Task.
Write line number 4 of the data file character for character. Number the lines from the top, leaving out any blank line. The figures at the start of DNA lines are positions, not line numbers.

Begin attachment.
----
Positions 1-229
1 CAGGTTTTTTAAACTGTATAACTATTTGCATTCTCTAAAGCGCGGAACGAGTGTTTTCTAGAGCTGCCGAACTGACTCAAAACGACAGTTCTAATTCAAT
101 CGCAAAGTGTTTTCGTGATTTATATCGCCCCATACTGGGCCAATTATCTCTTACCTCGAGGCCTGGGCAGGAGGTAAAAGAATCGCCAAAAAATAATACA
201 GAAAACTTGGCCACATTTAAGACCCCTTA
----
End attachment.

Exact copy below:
201 GAAAACTTGGCCACATTTAAGACCCCTTA